When I posted last about about my Waterloo helmets, they looked like this:
The most obvious omission at that points was the terminals at the tips of the horns. The British Museum claims that the originals were cast in situ, but that sounded awfully risky, so I opted to raise them from sheet and solder them in place. Here are the four of them, after sanding:
After mounting the terminals, only trim remained – and plenty of decorative rivets. Each helmet also had six hatched disks covered in vitreous enamel incorporated into the repoussé designs. This is where the two helmets began to diverge – one got transparent red enamel, so that the fine hatching was still visible through the glass, and the other got opaque red. The helmet with transparent enamel was left in an oxidized state, and the one with opaque enamel was hand-polished.
Here is a comparison of how they turned out:
And close-ups showing the colour and texture contrasts the different choices made. I would be hard-pressed to say which I prefer! How about you? Feel free to leave a comment!
For more photos of the finished helmets, check out the Waterloo helmet portfolio listing.
Fantastic reproductions but the opaque red glass is the more authentic ,I am not aware of any celtic transparent red enamel use.but I may be wrong it’s a big world with a lot of history.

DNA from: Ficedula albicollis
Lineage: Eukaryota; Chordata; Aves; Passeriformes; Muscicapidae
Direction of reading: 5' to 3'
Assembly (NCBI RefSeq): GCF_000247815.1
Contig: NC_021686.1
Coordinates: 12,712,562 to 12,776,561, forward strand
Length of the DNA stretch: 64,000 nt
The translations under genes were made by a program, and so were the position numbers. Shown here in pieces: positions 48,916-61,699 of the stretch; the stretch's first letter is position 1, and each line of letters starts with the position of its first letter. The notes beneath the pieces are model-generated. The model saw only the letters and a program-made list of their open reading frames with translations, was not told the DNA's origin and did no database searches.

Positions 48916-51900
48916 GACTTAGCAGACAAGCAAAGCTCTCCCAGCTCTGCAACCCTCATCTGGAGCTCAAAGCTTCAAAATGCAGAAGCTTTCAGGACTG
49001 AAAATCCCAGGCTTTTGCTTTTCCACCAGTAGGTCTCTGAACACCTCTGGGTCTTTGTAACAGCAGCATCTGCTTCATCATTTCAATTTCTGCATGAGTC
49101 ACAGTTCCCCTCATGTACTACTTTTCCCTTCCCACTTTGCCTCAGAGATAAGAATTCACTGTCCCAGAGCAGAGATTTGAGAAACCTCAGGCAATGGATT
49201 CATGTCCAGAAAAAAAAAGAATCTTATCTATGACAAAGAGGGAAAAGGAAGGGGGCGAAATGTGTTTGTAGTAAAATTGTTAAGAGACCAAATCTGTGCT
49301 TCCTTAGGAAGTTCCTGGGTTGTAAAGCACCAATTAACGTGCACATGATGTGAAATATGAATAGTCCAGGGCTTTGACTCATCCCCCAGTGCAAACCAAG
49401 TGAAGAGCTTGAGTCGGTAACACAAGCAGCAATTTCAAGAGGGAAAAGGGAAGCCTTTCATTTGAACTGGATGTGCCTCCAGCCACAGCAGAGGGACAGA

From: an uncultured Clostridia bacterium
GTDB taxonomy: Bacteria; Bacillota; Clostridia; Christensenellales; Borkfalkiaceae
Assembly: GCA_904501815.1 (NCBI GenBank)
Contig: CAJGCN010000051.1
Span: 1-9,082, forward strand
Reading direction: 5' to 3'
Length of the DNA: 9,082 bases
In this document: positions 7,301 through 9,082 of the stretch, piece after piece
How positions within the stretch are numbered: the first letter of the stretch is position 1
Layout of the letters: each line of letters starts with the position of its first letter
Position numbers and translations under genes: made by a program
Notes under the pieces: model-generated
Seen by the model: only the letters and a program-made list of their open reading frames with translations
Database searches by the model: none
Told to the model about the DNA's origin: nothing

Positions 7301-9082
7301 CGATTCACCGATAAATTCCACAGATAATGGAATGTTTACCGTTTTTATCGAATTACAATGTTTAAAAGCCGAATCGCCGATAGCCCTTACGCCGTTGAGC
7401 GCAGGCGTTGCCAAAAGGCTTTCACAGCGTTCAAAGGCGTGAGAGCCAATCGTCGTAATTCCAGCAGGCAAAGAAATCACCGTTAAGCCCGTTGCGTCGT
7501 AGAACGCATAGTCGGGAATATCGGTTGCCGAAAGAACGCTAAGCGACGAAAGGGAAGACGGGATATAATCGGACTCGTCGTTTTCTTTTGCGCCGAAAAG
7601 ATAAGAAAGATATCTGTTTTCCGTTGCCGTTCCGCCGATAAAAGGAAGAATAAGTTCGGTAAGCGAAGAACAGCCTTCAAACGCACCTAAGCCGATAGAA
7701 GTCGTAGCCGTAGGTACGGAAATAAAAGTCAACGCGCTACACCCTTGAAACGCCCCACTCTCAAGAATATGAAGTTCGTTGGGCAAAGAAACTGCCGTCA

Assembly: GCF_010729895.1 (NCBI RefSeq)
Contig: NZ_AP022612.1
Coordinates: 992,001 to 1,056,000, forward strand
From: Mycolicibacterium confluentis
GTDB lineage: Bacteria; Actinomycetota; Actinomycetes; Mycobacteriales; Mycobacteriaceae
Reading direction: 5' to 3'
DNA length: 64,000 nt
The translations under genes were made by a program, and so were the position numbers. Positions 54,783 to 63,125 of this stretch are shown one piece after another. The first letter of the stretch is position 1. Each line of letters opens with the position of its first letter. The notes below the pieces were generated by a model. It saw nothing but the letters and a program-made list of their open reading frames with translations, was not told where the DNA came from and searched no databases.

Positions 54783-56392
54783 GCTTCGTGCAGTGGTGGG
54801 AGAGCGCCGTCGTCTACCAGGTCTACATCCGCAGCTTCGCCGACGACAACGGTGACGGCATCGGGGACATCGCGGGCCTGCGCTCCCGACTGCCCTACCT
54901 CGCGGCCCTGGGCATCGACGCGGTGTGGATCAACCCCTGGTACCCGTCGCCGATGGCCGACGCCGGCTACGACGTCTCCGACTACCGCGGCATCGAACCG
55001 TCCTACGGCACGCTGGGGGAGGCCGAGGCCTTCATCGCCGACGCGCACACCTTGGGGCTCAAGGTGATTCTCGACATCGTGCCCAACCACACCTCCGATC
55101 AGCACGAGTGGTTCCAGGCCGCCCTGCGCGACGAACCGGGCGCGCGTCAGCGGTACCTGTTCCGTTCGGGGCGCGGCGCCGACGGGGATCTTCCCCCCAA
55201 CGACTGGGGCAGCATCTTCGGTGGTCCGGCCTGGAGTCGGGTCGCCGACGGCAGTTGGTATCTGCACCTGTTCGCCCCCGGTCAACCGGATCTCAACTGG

Thank you, David. I wasn’t able to find any examples of transparent red enamel on Celtic artefacts, either. I remain curious as to why the disks were so carefully hatched when the opaque enamel completely obliterated the effect. Any insight?
Hi Jeffrey ,I have my suspicions that the hatched cells were to help the enamel hold on to the bronze. lots of (celtic) horse harness fittings and hanging bowls have deep scratches in a cross hatched style in the cells where the enamel has been.
That thing is just gorgeous! I’m an artist myself and struggle for perfection and that baby is perfection! I take off my (imagined) bunny eared helmet to you.